The research revealed that in many cases, employers’ action plans made general reference to activities such as “reviewing flexible working policies” without committing to a timeframe.

Sam Smethers, chief executive of charity the Fawcett Society said: “We have consistently argued that publishing an action plan should be a statutory requirement. Even fewer have set targets. This is worrying, and indicates that gender pay gap reporting in itself will fail to have the desired effect unless other steps are taken.”

The report pointed to a number of elements that are integral to an effective action plan, such as anonymising CVs and application forms, adopting transparent recruitment and promotion procedures and advertising all jobs as open to flexible working from day one.

It concluded: “Publication of data is only the first step. The published figures are useful in providing a high-level snapshot of pay within an organisation, but if the gender pay gap is to be closed, the underlying causes need to be identified and effectively tackled.”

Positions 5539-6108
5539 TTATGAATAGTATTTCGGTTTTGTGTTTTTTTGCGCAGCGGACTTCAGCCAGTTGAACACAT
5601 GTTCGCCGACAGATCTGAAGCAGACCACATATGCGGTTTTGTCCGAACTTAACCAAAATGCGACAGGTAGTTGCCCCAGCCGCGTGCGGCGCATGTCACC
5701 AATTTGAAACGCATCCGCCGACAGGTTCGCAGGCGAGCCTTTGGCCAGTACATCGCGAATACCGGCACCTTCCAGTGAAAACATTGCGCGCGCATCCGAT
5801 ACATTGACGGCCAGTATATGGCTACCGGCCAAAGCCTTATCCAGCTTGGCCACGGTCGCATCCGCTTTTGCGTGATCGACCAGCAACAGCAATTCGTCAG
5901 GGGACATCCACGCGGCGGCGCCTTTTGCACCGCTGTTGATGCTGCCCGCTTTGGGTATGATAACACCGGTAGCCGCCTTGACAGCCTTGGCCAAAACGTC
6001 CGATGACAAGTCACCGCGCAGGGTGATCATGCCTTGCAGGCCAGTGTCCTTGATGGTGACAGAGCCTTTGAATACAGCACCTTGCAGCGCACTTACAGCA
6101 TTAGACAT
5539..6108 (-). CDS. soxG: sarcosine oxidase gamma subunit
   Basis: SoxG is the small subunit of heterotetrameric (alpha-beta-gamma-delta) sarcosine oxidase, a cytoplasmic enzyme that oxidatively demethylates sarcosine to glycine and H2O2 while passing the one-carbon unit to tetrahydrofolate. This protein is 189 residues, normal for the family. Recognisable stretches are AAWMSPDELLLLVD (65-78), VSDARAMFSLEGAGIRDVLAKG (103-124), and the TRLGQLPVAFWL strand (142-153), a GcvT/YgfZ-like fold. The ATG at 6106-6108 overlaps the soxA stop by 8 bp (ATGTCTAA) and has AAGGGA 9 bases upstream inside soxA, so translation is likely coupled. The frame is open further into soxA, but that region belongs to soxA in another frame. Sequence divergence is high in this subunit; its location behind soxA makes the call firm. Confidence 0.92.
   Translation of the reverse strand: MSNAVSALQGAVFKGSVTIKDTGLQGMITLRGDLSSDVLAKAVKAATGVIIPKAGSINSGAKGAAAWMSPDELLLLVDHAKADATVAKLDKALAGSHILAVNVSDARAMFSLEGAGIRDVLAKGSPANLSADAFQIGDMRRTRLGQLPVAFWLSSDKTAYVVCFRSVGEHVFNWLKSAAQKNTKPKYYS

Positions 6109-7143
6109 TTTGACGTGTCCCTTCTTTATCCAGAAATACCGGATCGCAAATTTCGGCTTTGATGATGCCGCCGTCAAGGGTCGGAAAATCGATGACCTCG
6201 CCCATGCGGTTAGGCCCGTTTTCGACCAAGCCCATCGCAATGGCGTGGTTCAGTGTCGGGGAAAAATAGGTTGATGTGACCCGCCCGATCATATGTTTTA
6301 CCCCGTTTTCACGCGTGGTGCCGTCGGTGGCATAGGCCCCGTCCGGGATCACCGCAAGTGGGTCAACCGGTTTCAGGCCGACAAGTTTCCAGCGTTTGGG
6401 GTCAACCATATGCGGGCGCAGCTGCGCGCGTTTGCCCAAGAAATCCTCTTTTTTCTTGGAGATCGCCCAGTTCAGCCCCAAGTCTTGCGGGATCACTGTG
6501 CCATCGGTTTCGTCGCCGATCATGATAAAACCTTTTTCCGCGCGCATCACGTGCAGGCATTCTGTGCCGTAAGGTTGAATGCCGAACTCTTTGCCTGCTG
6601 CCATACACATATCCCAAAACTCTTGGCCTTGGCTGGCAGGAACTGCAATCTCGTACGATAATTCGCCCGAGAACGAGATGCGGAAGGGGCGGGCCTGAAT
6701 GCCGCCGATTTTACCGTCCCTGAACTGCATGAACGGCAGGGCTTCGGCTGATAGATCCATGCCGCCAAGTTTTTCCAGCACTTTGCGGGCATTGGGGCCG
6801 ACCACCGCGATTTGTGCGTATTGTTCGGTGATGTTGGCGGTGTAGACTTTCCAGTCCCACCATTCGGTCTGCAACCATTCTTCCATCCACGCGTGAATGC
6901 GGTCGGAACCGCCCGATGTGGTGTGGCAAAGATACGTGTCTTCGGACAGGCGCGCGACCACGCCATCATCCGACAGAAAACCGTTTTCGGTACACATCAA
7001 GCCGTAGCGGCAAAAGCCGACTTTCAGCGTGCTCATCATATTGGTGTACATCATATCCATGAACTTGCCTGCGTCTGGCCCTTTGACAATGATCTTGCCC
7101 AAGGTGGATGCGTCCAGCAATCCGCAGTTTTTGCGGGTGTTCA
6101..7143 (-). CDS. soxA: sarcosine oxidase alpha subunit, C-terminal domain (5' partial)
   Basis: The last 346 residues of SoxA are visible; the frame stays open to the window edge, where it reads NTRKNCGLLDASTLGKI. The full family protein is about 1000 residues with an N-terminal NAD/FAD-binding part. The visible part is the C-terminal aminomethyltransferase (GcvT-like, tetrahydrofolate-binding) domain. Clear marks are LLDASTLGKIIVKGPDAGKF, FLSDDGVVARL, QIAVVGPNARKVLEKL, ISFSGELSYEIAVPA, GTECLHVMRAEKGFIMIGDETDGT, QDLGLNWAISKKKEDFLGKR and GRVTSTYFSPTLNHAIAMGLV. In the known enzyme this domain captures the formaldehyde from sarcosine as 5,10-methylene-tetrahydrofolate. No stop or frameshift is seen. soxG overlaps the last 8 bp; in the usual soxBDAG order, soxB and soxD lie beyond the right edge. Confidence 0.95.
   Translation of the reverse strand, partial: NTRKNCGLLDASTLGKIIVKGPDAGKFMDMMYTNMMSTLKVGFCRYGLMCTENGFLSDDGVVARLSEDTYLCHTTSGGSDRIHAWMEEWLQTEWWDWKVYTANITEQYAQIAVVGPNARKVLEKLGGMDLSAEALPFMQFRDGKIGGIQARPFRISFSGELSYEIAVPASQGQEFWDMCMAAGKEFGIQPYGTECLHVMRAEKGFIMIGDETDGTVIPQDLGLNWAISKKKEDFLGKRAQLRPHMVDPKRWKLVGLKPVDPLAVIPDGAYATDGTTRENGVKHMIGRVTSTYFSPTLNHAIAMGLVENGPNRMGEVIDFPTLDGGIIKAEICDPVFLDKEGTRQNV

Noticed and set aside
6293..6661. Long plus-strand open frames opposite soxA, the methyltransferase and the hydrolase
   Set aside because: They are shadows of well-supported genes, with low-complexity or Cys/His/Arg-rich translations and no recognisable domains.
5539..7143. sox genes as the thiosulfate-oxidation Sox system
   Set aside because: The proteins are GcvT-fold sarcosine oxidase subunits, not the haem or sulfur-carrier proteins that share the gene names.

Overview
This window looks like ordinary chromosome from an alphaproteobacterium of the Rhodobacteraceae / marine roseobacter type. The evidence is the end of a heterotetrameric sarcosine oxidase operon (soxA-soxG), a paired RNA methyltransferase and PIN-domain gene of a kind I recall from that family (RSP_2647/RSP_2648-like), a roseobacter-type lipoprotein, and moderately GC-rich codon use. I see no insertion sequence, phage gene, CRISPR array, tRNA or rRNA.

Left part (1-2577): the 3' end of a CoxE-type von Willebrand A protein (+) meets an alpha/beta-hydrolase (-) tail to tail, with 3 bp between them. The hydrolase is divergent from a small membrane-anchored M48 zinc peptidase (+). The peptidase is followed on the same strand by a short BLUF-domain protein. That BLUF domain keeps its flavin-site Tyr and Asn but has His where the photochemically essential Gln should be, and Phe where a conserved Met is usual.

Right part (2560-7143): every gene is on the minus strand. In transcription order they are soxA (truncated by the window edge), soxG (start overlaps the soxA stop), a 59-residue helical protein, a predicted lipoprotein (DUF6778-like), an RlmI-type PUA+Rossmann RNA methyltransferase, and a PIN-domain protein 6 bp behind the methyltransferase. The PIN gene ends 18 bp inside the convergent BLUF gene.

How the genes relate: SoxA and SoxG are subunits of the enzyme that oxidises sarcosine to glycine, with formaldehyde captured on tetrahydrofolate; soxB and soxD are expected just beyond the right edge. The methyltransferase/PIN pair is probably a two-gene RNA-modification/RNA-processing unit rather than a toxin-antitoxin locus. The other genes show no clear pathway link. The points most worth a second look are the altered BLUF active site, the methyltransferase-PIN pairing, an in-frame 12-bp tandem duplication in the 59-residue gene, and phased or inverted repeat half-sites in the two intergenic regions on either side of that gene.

The study comes as a former manager at TalkTalk is about to have her tribunal claim heard that she was paid 40% less than male colleagues for doing the same job.

Rebecca Burke was paid a basic salary of £110,000 (US$126,645) as part of the firm’s cyber security team, according to Personnel Today. She attests three other programme directors earned salaries that were on average 40% higher than hers, while they also received at least 50% more in bonuses.

Moreover, Burke claims that, although she was made redundant in May 2017, her three male colleagues kept their jobs.

A TalkTalk spokesperson said: “We strongly refute these claims and we do not tolerate gender discrimination of any sort, including with regards to pay. This is an ongoing case so we cannot comment any further. However we’re committed to treating all our employees fairly and we are confident there is no disparity in pay between men and women.”

Emma Woollacott

Emma Woollacott is a freelance business journalist. Her work has appeared in a wide range of publications, including the Guardian, the Times, Forbes and the BBC.

OTHER STORIES THAT MAY INTEREST YOU

UK Government refuses to expand gender pay reporting

Gender pay gap exists at 78% of UK organisations

UK gender pay gap shrinks while US remains static

 

Leave a Reply

All blog comments are checked prior to publishing